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Every so often, I hear teachers saying “I’d love to incorporate more about architecture, but I have no idea where to start!” Well, fear no more! I’m here to tell you that it’s not even that difficult; you can easily use some of these buildings with lessons you are probably already teaching. This list has contemporary engineering, ancient architecture, and everything in between. The only commonality is each of the 10 can be brought into your classroom and seamlessly added to your teaching repertoire. Here we go!
If you teach perspective, the golden section/golden mean, or anything about ancient architecture, the Parthenon is the way to go. There is math, there is sculpture, there are construction techniques used to offset natural optical illusions. This building offers so many connections to so many other disciplines. The image source link above is a great resource if you’re unfamiliar with these connections.
When challenging students to work with repetition and/or form, the Sydney Opera House is a great reference. It’s striking, it’s unique, and it immediately captures the interest of a classroom full of students. It can be used for a discussion on expression, and how expressive drawing can be turned into expressive form or expressive architecture.
A lot of teachers look at the work of Andy Goldsworthy, and a lot more do nature-inspired sculpture and drawing lessons. Why not take those ideas to the next level by incorporating architecture and nature? And what better building to reference than Frank Lloyd Wright’s Fallingwater, which just happens to be BUILT ON TOP OF A WATERFALL! Wright’s innovation and design, integrated with the natural surroundings, make it a perfect fit for mixing architecture and nature. Can you build into a mountain? On top of a tree? Underwater? Your kids can come up with so many great ideas designing buildings that interact with our natural world.
If you are creating architectural drawings, most likely you will need to do some work with 3-point perspective. This building was BUILT to be drawn in 3-point perspective! Wider at the base, then tapering inward as it rises, the Hancock Tower has been a minimalist beacon on the Chicago skyline since it was built. Protip: when you’re visiting Chicago, skip the Sears Tower (now called the Willis Tower) and hit the Hancock’s Observation Deck instead. The view is so much better, and you can go have super expensive drinks on the 96th floor. :)
Let’s be honest. Most of your kids want to see who can build the tallest building possible. So let them try! Take a look at the Burj Khalifa, the world’s tallest building. Then, if you want to get theoretical, take a look at Wright’s 1950s designs for a Mile-High Skyscraper–almost twice as high as the Burj Khalifa–that Wright thought could have fit 100,000 people and featured 60-mph elevators that ran on atomic power.
One of our first projects in my classroom is building three-dimensional forms out of paper, then learning to draw and shade said forms. We make things complex (dodecahedrons, anyone?) at times, but there’s nothing wrong with simple and classic. Most kids are familiar with this World Wonder, and it’s a great stepping-off point for discussing construction, form, and architecture.
Need Symmetry? Look at that picture. Need a mandala? Look at the floor plan. Calligraphy, Islamic Design, intricate modeling and architectural detail? Check, check, and check. Your students can add so much detail to their drawings and designs with the abundance of inspiration found in the Taj Mahal. Give the pictures a good look, because I guarantee both you and your students will find something of interest inside the building.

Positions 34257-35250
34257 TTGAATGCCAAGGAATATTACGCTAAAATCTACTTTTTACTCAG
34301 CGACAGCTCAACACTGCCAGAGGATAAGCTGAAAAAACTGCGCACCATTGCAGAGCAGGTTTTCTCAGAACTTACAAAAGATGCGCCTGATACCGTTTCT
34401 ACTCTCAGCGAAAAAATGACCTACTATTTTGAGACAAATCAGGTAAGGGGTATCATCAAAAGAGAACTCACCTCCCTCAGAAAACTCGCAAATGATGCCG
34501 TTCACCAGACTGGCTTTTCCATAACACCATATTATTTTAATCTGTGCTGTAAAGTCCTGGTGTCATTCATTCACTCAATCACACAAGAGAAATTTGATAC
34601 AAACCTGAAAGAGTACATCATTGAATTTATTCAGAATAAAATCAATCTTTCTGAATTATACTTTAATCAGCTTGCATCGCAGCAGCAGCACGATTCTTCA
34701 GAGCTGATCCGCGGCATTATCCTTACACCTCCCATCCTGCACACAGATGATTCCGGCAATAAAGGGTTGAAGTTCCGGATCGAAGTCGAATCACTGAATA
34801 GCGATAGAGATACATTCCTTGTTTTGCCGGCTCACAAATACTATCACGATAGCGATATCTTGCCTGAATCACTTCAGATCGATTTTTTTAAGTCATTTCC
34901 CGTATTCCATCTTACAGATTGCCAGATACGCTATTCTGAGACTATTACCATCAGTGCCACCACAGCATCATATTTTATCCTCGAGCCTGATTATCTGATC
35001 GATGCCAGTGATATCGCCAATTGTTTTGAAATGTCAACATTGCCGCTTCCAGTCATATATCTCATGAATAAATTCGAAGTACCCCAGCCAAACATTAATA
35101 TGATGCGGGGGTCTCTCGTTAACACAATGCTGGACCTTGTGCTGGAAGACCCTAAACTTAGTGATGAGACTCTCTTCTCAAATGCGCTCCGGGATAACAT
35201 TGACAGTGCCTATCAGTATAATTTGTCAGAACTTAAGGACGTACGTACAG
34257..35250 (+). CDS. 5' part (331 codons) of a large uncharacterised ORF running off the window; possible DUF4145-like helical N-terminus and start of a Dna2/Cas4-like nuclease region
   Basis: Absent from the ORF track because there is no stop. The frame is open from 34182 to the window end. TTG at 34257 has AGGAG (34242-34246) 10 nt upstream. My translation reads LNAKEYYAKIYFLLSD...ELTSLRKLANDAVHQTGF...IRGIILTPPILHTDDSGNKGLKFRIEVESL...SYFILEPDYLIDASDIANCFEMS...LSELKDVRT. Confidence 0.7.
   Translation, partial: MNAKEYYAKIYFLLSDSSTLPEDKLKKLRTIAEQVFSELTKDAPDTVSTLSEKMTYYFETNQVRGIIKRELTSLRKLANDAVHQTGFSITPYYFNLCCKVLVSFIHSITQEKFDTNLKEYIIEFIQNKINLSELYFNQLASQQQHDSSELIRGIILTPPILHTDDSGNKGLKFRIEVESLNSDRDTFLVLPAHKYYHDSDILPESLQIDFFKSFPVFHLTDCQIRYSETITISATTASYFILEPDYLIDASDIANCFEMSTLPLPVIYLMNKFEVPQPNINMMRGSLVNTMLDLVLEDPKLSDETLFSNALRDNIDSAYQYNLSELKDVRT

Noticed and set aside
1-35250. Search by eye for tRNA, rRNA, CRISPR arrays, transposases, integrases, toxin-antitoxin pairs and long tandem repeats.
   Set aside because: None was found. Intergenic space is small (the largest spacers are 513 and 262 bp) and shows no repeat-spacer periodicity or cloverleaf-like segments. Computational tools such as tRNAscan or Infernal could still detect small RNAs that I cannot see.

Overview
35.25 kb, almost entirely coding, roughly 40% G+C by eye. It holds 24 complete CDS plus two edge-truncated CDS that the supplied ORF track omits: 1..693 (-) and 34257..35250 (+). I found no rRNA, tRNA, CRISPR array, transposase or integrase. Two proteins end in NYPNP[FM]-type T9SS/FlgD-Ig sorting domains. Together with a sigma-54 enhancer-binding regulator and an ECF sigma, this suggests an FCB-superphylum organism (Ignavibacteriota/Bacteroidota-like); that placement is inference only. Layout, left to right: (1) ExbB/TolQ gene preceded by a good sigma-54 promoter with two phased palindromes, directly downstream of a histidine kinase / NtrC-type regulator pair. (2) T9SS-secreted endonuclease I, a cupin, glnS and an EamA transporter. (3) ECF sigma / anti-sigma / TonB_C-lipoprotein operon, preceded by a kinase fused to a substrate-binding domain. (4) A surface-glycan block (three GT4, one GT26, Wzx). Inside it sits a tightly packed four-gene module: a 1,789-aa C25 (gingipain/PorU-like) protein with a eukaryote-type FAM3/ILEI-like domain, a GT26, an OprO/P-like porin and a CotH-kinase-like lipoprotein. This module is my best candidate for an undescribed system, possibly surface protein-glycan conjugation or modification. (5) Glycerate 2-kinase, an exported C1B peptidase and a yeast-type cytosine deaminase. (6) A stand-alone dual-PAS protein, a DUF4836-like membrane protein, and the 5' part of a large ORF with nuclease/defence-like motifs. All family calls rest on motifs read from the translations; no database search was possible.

This stadium, which was the talk (amongst us architecture nerds) of the Beijing Olympics, creates an incredibly unique look with its overlapping strips of steel that form the exterior. Use this as a reference when you challenge your students to build a model, or a sculpture, using only strips of clay, paper, matboard, etc. incorporating some type of overlapping design.
When is a bridge not just a bridge? When it rolls into an octagon! This creative bit of engineering can springboard into some ideas about architectural creations that serve dual (or multiple) purposes at once.
We’ve seen architecture that incorporates nature, but what about architecture that is MADE from nature? Maya Lin changes the landscape on the University of Michigan campus by moving earth and creating a field full of waves. These waves are incredibly popular among students, who use them as places to study and read when the weather is nice. How could your students change the landscape itself and make it sculptural? Or functional?
I must admit I’m an architecture nerd (my father-in-law is an architect, so it’s kind of required), and I love everything involved with this list. However, even if you’re not quite at that level, I hope some of these buildings can light a creative spark that will begin to open up the world of architecture to your students.
What architecture projects do you do in your classroom? What buildings do you use as references?
Are there any architects or buildings we should add to this list?
Magazine articles and podcasts are opinions of professional education contributors and do not necessarily represent the position of the Art of Education University (AOEU) or its academic offerings. Contributors use terms in the way they are most often talked about in the scope of their educational experiences.